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(c) 2000 James Burrows

Review by
Steve Cooke
(The White Wizard)


Welcome to Game of the Week! Each week there will be a new featured game on this page. The game may be good, average or diabolically bad, it really doesn't matter! Just look at the pics, read the text and enjoy the nostalgia! :-) Game of the Week! is open to contributions so if you would like to contribute a game article for this page you're more than welcome to! Every article we receive will be considered!
Castle of Terror
1985 Melbourne House
By Grahame Willis
Most text of the present article comes from the review published in the first issue of the British C64 magazine ZZAP!64 (May 1985).
Melbourne House, 9.95 cass

elbourne House's Castle of Terror really shows how far graphics adventures have come in the past year. Although the subject matter is pretty unoriginal, the presentation is superb. Spooky music plays in the background, animated figures feature on some of the screens, and the design of the game as a whole is really excellent.

You start in a village outside Dracula's Castle and must prepare yourself for a mercy mission into the vampire's parlour to rescue a fair maid. OK, I did warn you the plot wasn't exactly the most original I've seen, but to Melbourne House's credit the game is good enough to stand in its own right. There are some very tricky puzzles as well, so you're in for a tough time.

The graphics don't just look pretty; they're also functional. You'll have to examine the screens reasonably carefully to find that the program doesn't understand many of the objects you can identify. Some of the locations involve some interaction with the other characters but don't expect any complicated conversations -- though you'll get to hear a story if you're prepared to pay for it.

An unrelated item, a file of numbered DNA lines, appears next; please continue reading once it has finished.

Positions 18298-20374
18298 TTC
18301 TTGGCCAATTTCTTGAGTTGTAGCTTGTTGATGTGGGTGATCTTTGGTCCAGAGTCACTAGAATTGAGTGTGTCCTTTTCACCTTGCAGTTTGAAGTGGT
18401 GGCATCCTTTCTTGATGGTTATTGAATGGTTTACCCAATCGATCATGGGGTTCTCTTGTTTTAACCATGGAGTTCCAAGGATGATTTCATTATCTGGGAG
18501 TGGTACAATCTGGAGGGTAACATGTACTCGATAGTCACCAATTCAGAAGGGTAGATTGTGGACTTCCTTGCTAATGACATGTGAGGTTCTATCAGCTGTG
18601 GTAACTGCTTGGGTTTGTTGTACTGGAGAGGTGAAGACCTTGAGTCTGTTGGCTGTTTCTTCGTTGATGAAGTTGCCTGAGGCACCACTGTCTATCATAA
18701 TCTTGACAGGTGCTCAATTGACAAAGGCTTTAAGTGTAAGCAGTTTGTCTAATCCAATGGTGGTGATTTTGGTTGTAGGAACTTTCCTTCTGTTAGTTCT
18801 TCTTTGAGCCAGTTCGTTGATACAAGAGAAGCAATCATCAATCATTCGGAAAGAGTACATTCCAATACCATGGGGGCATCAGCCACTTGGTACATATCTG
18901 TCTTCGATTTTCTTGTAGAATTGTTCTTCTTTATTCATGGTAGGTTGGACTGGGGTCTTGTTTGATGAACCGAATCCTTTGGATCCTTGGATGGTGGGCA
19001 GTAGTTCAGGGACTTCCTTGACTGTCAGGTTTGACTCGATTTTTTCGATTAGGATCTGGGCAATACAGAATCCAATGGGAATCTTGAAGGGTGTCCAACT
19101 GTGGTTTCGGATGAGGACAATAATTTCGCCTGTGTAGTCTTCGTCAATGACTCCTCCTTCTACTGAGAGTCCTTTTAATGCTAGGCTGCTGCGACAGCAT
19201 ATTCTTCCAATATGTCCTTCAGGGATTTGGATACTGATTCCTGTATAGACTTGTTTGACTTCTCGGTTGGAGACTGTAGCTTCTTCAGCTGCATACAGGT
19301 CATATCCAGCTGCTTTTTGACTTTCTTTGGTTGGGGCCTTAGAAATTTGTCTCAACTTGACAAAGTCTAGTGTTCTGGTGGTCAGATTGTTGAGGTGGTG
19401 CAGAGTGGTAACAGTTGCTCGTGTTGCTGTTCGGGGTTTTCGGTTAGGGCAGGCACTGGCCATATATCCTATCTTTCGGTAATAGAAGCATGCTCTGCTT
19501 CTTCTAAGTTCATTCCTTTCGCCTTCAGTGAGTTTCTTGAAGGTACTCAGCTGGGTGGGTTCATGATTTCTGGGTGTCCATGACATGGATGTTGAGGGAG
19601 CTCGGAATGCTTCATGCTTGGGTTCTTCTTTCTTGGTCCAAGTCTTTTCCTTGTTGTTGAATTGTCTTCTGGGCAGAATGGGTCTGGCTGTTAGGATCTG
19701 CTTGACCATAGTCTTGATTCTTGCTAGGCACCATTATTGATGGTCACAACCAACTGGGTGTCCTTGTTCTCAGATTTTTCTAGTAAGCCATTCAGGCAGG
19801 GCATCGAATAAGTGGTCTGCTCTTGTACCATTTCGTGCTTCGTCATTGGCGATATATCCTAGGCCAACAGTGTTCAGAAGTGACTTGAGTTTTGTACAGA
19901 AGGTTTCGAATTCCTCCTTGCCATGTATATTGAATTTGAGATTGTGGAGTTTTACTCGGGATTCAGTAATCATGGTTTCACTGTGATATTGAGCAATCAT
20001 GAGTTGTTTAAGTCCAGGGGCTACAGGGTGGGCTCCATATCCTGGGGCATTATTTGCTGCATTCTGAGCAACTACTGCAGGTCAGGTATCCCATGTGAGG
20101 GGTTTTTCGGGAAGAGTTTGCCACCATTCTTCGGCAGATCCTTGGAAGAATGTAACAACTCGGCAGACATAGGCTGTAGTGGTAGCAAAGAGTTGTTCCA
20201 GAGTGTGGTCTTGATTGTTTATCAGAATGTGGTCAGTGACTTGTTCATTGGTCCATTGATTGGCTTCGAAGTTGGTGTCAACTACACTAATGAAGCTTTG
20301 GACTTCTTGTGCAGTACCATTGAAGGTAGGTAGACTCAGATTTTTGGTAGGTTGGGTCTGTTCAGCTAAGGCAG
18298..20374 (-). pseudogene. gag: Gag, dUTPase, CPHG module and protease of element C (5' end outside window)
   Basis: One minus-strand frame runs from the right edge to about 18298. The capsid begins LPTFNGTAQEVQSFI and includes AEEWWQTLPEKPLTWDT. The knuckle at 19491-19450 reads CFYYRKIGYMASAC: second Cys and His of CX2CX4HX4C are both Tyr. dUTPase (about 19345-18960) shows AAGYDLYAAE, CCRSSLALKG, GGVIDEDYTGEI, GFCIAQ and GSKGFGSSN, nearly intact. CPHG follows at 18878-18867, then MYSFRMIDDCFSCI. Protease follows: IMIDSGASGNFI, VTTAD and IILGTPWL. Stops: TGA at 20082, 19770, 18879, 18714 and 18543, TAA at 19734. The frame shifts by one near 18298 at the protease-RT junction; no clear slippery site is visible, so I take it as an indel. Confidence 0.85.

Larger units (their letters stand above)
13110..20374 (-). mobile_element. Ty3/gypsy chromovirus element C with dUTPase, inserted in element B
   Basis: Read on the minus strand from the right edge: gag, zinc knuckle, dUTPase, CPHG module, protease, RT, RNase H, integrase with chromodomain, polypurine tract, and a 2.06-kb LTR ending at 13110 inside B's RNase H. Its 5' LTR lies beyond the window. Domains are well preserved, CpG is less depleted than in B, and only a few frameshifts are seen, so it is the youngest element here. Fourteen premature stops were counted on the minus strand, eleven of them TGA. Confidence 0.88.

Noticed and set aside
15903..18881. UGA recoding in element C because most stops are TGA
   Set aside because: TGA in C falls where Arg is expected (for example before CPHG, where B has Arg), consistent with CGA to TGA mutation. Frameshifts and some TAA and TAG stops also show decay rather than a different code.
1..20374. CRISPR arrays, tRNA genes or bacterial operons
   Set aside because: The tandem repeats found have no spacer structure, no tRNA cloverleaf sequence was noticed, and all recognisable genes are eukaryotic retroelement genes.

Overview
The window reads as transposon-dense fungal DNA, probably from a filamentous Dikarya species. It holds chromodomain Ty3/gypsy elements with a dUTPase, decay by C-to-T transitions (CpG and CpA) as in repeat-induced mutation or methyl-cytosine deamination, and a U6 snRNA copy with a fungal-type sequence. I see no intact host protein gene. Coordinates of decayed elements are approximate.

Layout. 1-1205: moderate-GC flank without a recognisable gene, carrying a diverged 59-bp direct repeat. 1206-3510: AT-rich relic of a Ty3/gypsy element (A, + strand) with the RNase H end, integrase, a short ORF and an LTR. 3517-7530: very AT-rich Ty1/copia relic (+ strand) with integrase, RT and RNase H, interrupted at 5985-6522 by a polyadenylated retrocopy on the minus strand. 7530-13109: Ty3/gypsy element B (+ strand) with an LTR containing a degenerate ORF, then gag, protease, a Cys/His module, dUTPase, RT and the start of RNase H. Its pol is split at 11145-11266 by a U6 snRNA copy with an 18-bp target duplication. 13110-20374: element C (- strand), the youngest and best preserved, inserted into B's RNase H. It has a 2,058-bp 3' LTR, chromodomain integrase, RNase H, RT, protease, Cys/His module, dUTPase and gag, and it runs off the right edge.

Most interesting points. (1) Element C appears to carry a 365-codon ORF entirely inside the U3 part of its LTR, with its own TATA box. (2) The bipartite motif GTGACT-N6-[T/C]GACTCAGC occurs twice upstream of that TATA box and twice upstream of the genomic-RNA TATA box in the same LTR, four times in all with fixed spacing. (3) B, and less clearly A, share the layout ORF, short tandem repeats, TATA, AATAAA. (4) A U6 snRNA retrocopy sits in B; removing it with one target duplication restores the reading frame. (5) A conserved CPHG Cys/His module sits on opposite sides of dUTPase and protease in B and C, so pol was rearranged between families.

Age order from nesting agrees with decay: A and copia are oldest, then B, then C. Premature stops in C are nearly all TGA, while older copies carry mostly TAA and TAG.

Castle of Terror -- one of these graves is for you!

I haven't covered all the locations in Castle of Terror yet, but there don't seem to be an enormous number. Some of the puzzles are quite nicely thought out, though there are moments of confusion, particularly concerning the object you need to enter the castle with, which seems to undergo a change of identity once it enters your inventory.

There are no serious Hobbit-bugs here however, and a lot of good programming features -- the pictures draw rapidly, the response times are very quick, and if the program doesn't understand your input it does you the favour of telling you which word it's having trouble with.

Don't let the lack of originality put you off -- Castle of Terror is up to Melbourne House's usual high standard and well worth a look, even if it is a bit pricey.

Atmosphere 83%
Interaction 70%
Lasting Interest 68%

Value for Money


If you want a walkthrough, visit
Jacob Gunness
' Classic Adventures Solution Archive or
Martin Brunner's C64 Adventure Game Solutions Site

Htmlized by Dimitris Kiminas (9 April 2001)

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